Because they’re more likely to be targeted for bribery and other forms of financial crime, banks apply enhanced due diligence to PEP accounts. Enhanced due diligence is expensive, so financial institutions often take a risk-versus-reward approach to PEPs, debanking clients they feel may be especially susceptible to financial risk. 

Reason three: Your activities trigger red flags 

High-net-worth individuals often move large amounts of money between countries – and high-value transactions are nearly always subject to additional scrutiny. UK banks use strict anti-money laundering (AML) and counter-terrorist financing (CTF) policies to ensure payments and deposits are legal. 

Suppose you (or an intermediary acting on your behalf) buy property or make substantial investments overseas. In that case, you will almost certainly be asked for documentation to satisfy bank due diligence procedures – especially if you're sending or receiving payments via partners in high-risk countries.   

Odd payments and deposits made by unconnected third parties can indicate money laundering, terrorist financing and other forms of financial crime. Overall, banks err on the side of caution and prefer to reduce risk by offboarding customers whose transactions trigger frequent red flags. 

Reason four: You don’t respond to requests for information 

To fulfil Know Your Customer (KYC) requirements, banks have to check their clients’ identities and review proof-of-address documents. In other words, they must make sure that you are who you say you are and that you live where you claim to live. 

Because financial regulations change from time to time, your bank might occasionally ask for updated documents. Your account could be suspended or closed if you don't provide them promptly.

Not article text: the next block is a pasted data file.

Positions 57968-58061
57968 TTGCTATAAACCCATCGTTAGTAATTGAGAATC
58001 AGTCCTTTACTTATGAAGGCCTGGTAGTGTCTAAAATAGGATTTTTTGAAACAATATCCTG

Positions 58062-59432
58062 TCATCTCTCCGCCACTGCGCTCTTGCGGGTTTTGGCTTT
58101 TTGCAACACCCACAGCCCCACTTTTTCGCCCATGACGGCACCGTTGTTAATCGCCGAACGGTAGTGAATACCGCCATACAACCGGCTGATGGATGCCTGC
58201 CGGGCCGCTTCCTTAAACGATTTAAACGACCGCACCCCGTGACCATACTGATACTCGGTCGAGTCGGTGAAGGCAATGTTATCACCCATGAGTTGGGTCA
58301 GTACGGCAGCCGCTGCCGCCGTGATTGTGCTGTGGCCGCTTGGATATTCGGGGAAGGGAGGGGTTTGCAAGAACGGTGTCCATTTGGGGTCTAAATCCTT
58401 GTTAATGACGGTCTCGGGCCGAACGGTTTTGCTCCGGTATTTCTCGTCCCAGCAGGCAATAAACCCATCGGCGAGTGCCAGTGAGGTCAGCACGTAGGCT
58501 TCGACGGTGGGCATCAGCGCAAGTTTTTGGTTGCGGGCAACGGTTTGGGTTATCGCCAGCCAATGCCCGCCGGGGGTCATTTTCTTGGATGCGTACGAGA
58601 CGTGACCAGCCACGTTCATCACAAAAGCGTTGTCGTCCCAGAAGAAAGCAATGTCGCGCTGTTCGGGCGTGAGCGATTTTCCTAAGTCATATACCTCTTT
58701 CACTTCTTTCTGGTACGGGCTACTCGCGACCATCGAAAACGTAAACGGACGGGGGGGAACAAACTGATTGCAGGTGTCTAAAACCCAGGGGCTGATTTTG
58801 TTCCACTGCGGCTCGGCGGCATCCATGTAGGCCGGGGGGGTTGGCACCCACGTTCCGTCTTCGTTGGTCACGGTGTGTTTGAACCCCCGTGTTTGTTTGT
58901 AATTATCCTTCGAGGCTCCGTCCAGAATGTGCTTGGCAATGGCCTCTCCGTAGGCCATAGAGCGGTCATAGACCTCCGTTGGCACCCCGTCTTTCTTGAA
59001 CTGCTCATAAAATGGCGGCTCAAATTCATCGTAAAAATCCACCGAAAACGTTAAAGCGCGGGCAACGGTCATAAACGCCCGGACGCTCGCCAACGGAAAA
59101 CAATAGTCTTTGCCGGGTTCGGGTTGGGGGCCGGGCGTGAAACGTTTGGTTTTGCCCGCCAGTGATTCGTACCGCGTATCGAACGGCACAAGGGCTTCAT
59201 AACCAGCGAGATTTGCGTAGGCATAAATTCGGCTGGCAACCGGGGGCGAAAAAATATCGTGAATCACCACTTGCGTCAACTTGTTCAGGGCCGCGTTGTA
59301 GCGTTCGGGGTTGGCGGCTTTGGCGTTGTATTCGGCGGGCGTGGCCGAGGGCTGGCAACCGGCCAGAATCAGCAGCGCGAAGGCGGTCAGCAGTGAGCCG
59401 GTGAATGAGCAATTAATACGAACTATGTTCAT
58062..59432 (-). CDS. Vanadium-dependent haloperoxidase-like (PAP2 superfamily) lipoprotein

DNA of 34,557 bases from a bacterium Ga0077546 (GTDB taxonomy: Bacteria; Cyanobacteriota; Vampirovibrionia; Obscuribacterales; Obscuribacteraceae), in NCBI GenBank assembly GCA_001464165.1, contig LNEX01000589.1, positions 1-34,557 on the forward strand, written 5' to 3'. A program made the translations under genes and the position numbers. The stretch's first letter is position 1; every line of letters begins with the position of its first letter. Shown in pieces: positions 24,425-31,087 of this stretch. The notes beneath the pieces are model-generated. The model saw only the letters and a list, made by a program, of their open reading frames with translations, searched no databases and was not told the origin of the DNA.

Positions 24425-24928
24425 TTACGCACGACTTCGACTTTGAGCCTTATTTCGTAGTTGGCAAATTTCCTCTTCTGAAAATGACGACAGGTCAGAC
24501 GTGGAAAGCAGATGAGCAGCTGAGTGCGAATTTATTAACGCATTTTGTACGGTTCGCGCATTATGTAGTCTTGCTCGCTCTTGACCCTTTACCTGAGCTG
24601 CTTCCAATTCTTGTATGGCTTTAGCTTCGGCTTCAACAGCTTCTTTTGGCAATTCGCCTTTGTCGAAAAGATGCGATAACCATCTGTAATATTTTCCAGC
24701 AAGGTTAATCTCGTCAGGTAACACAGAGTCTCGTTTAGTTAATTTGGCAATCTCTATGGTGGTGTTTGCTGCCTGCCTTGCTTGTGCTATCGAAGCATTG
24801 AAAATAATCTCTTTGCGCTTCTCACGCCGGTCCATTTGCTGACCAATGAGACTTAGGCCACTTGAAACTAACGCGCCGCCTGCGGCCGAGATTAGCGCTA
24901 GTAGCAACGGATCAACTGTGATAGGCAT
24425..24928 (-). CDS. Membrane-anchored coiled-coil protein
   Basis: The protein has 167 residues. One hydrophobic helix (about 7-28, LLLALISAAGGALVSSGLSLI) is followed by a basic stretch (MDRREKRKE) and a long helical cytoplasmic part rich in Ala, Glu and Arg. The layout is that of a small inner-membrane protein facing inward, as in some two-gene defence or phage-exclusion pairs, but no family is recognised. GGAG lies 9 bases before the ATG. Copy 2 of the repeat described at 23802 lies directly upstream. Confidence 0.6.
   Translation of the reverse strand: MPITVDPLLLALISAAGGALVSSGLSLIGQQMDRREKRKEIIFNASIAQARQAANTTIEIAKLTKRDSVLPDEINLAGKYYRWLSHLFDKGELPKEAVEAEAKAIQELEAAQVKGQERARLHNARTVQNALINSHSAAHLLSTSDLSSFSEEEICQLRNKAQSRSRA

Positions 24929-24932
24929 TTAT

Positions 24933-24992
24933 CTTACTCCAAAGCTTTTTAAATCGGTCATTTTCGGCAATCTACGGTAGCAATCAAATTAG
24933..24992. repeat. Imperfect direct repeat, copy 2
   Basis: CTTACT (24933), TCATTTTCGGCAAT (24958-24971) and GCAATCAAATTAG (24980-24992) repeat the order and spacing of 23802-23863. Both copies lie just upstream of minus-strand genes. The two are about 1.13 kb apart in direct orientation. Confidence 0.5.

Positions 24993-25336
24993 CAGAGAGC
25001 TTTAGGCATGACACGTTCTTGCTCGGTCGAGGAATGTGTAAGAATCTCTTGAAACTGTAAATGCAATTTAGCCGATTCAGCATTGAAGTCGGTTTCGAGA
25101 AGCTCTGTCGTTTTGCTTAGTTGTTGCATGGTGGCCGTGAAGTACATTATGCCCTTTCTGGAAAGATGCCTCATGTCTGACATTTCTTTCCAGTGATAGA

Frequently asked questions about debanking 

Do I have the legal right to a bank account? 

Neither people nor businesses have an enshrined legal right to a bank account in the UK. However, banks in the UK can’t discriminate against customers because of nationality, place of residence or any protected characteristic listed in Article 21 of the Charter of Fundamental Rights of the European Union (CFR). 

The nine biggest high street banks do need to provide basic accounts to people who aren’t otherwise eligible for bank accounts. Individuals are still subject to AML and KYC checks, though – so if they don’t pass due diligence screening, they could still be denied an account.  

Can I reopen my bank account? 

If your bank account is frozen or closed and you believe there’s been a misunderstanding, contact your bank as soon as possible. You may be able to provide an explanation or documentation to satisfy the bank’s due diligence requirements and regain access to your account or open a new account. 

What happens to my money if the bank closes my account? 

If you get debanked, you will generally receive the balance in your account via cheque. You can then deposit the cheque into another account held in your name. 

However, if your funds are frozen because the bank suspects illegal activity (money laundering or another type of financial crime), they’ll be held pending the outcome of an investigation.  

Protect yourself with Interpolitan 

If you find yourself without a bank account, you can open another one immediately. One option is to choose an alternative provider like Interpolitan rather than a traditional bank. 

You'll feel at home here if you're used to personal service. At Interpolitan, we match clients with dedicated relationship managers who guide them through onboarding and provide ongoing support afterwards. Opening an account takes just 7–10 days, so you can access the tailored financial solutions you need to rebound quickly.


We also work with a range of intermediaries, including lawyers, accountants and family office representatives. So, if you’re looking for a bespoke alternative banking solution on behalf of a third party, we’d be delighted to speak with you. 

To learn more about how an Interpolitan account can help you spread risk and hedge against debanking, get in touch with us today.